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Austrian Economics and the Financial Crisis of 2008

Listed author(s):
  • Myriam J. Maier


    (Ph.D. Candidate in Economics, UGSM- Monarch Business School Switzerland)

  • Dimitrios N. Koumparoulis


    (Professor of Economis, UGSM- Monarch Business School Switzerland)

Registered author(s):

    This article analyses where Austrian Economics find the origin of the current financial crisis and what will be done if economists adhered to Austrian economics. Previous research shows that there exists an argument by Austrian Economists of having theories that predicted the crisis and solutions that are fundamental in curbing the crisis. Due to the criticism from mainstream economists, however, this article shifts focus by instead analysing the existing literature and the credibility of both the Austrian economics and neoclassical economics. The approach taken is critical analysis of the existing theories from both groups of economists. The results showed that neither side is wrong in their argument but there exists a significant correlation between the two groups of economists. The conclusion is that Austrian economists have a stronger argumentative point since most of their theories are fine reviews of the mainstream economics. This paper implies the need for integration of the two economic sides and provides the researchers and readers with a detailed view of the Austrian economics in relation to the financial crisis. It goes further in providing the relevance of the integration of Austrian and mainstream economics.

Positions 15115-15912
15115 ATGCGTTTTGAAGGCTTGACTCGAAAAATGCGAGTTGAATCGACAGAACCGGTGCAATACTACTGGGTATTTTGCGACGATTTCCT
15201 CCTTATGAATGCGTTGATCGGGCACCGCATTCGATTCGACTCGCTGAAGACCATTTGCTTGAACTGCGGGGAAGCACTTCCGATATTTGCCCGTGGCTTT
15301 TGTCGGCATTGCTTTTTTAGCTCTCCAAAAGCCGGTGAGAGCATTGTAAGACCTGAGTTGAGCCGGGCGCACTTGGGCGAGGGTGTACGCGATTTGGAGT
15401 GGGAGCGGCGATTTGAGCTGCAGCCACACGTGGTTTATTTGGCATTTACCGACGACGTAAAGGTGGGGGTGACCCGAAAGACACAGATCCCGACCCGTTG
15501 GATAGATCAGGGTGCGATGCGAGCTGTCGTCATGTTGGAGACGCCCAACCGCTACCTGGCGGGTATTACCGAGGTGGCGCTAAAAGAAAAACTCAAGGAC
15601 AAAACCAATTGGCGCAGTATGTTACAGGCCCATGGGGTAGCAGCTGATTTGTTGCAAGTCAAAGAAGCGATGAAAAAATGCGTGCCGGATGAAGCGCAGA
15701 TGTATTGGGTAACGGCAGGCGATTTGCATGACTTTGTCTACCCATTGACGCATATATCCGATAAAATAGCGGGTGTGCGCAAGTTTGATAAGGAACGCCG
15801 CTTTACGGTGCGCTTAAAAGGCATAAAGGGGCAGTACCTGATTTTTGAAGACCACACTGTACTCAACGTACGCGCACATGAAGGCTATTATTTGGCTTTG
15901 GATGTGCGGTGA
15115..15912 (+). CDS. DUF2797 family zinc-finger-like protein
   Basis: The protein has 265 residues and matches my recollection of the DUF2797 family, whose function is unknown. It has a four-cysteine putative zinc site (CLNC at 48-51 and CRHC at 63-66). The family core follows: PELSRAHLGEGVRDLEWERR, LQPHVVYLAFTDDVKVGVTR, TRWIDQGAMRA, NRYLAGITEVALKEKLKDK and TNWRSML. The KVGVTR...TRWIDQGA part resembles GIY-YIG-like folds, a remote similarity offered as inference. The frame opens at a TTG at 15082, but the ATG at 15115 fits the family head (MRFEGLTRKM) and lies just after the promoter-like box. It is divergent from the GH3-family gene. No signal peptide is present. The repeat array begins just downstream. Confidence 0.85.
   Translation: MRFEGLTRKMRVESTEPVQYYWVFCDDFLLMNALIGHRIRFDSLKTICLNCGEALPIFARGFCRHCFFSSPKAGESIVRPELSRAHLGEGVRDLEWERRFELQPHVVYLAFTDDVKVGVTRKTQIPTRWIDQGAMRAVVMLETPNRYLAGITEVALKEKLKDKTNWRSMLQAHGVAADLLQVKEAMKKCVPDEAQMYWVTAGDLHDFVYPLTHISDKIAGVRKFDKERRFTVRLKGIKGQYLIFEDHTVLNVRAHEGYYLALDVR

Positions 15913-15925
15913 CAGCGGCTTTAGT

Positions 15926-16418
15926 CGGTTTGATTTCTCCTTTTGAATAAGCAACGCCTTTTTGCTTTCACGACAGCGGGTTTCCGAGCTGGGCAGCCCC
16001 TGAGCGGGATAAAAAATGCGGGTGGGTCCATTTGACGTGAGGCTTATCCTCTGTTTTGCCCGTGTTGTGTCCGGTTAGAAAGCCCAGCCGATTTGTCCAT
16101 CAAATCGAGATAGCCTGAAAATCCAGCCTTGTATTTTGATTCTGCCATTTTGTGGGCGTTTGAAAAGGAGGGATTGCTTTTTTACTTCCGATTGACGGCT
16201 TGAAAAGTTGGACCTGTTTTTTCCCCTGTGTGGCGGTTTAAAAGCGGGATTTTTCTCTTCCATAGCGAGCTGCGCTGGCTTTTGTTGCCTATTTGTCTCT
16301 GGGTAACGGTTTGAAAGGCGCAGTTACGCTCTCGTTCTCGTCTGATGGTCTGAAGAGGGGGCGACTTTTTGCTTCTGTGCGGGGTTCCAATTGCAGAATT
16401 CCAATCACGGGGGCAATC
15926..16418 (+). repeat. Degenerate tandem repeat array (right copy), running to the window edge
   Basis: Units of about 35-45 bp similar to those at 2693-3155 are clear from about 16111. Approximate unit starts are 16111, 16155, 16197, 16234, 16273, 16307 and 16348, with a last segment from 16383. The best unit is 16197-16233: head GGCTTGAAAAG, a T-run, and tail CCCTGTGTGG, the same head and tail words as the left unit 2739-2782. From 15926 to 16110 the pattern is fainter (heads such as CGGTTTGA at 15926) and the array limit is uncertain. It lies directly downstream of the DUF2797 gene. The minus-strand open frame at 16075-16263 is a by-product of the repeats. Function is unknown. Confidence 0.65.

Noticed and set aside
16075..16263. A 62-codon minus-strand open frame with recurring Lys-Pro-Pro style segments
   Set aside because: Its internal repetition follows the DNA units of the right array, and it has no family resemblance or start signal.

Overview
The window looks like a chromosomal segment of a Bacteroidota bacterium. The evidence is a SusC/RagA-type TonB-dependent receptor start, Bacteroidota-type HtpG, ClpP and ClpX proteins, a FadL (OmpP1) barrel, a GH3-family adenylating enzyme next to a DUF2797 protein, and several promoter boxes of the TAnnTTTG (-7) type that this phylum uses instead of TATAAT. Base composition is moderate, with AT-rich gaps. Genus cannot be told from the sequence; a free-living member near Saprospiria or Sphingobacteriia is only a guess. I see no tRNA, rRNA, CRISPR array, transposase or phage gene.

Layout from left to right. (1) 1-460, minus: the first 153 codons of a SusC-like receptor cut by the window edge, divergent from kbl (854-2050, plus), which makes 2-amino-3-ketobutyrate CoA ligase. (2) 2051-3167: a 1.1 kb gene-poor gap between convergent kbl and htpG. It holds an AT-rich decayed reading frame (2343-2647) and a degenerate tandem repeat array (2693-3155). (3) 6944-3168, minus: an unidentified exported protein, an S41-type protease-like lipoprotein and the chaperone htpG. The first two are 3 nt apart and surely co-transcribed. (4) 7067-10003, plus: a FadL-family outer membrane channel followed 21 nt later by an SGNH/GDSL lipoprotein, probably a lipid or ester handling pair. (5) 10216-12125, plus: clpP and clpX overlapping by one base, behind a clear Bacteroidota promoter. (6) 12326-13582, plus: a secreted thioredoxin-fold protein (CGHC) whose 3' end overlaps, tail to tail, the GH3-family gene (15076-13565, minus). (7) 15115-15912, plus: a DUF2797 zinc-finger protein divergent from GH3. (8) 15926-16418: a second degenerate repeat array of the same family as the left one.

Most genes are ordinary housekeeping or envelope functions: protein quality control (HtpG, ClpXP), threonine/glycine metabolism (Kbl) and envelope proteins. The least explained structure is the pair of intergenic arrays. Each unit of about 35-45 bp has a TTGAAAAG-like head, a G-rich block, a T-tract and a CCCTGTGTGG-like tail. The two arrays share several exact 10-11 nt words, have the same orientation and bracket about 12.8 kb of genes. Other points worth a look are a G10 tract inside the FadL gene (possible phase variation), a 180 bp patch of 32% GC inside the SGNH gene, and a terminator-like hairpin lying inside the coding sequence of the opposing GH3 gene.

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    Article provided by Danubius University of Galati in its journal Euroeconomica.

    Volume (Year): (2012)
    Issue (Month): 3(31) (August)
    Pages: 33-45

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    Handle: RePEc:dug:journl:y:2012:i:3:p:33-45
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    1. Carmen M. Reinhart & Kenneth S. Rogoff, 2009. "The Aftermath of Financial Crises," American Economic Review, American Economic Association, vol. 99(2), pages 466-472, May.
    2. James Crotty, 2009. "Structural causes of the global financial crisis: a critical assessment of the 'new financial architecture'," Cambridge Journal of Economics, Oxford University Press, vol. 33(4), pages 563-580, July.
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